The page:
Finsterforst - Jenseits review
|Release date:||September 2023|
01. Kapitel I – Freiheit
02. Kapitel II – Dualität
03. Kapitel III – Reflexionen
04. Kapitel IV – Katharsis
The last Finsterforst album had a song as long as other bands' albums, and now they come out with a release that's slightly longer, but they still operate above calling it an album.
There's no way to approach this album without tackling runtimes first. Finsterforst have always been into making long songs, rarely having any under five minutes in length, but it was 2009's ...Zum Tode Hin that started a liking for really long songs, the kind that go over the twenty minutes mark. The following two album also had closers that passed that mark, and that was a record that was broken by 2019's Zerfall, whose closer, "Ecce Homo", was a whooping 39 minutes long. Album-wise, all full lengths were between 70 and 80 minutes long. Outside of these full lengths, Finsterforst have also released three EPs. 2006's Wiege Der Finsternis was their first release, and with a runtime of 26 minutes, shorter than their longest song, it's clear why that is an EP. 2016's #Yølø had a 40 minute runtime that would be more in line with a full-length but was fundamentally a detour that needed to separate itself from the mainline of albums for how goofy it was. And now we have Jenseits.
Jenseits' stance as an EP is harder to justify. At 39 minutes it doesn't have the short runtime of Wiege Der Finsternis nor the detour nature of #Yølø. It sounds exactly like you would expect a Finsterforst album to sound like and the only think that separates it is that the band has created such a rigorous standard of how long their albums are that Jenseits feels like just half a Finsterforst album. For any other band, this would be a well rounded full length, but for Finsterforst it just feels like went even bigger on the album closer but forgot the rest of the song, something that does go hand in hand with how the songs are titled and structured like chapters of a greater song. So, in a way, this is the longest Finsterforst song.
And as a result it also flows like a song, but also unlike the previous really long Finsterforst songs it doesn't feel like it closes off a grander journey but contains that entire buildup within itself. They've already showcased a mastery over long form songwriting, complete with maintaining momentum and building each section from the previous one. This is the kind of thing you'd find showered with adjectives like "epic" and "majestic" and for good reason. The album rarely lets go of its sense of grandeur, and somehow it doesn't feel like it overuses it or refuses to alternate with something more subdued, because the album still feels huge at its harshest and at its most subdued. That is what the band really shines at here.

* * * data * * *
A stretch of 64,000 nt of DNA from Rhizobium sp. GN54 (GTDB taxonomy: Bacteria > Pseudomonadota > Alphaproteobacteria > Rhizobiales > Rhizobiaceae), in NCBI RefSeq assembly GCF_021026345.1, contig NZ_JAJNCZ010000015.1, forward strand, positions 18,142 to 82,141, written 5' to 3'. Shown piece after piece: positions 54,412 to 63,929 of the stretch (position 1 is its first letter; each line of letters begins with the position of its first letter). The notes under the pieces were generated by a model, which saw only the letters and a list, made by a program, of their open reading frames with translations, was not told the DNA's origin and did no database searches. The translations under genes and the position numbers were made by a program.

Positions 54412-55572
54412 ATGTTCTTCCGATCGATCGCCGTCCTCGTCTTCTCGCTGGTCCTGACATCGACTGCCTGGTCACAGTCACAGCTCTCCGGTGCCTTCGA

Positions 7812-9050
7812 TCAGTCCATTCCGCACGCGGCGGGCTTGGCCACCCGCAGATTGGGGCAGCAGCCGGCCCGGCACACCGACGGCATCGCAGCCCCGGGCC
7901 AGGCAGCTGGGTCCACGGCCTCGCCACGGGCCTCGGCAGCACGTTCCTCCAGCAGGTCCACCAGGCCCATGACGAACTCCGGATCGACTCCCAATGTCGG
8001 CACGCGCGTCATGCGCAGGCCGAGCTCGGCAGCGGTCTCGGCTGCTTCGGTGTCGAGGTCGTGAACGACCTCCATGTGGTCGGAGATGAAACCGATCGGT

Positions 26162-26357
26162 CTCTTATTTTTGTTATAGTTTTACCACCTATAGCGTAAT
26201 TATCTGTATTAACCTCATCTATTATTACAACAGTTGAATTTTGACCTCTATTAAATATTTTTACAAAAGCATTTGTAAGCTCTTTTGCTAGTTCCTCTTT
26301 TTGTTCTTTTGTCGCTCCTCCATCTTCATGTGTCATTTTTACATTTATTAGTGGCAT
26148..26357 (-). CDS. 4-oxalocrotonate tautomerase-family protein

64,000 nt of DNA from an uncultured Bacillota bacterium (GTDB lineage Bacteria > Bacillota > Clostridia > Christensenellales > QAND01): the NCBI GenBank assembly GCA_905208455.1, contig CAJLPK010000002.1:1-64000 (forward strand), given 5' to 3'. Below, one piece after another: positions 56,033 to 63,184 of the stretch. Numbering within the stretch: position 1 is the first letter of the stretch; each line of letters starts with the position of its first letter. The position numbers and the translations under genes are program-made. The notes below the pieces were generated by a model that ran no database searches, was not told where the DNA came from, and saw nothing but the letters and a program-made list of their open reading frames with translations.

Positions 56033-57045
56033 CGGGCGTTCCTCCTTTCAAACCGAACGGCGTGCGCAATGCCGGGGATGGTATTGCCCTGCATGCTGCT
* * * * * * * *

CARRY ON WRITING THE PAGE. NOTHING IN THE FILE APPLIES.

The way that seems to happen is less because of the metal elements themselves. The guitar riffs, the drums, and even the harsh vocals to an extent do have their impact but it never really feels like they're the absolute biggest weight carriers here. Instead it feels like the band went above and beyond on the more orchestral side of the sound, from the soaring melodies, to the actual orchestration, to a more prominent use of choirs. The vocals especially are the part of this that feels most impactful and most well rounded in impact. And while the whole song is a grand one, the last chapter, a 15 minute long one, feels like the big song within a song to act like the huge closer that Finsterforst usually deliver.
While talks about whether this should really count as an EP will lead nowhere, the band's ability to both create a self-standing song of this magnitude as well as to make their usual album experience twice as compact did also end up creating some of their most majestic work.
||Written on 24.09.2023 by Doesn't matter that much to me if you agree with me, as long as you checked the album out.|
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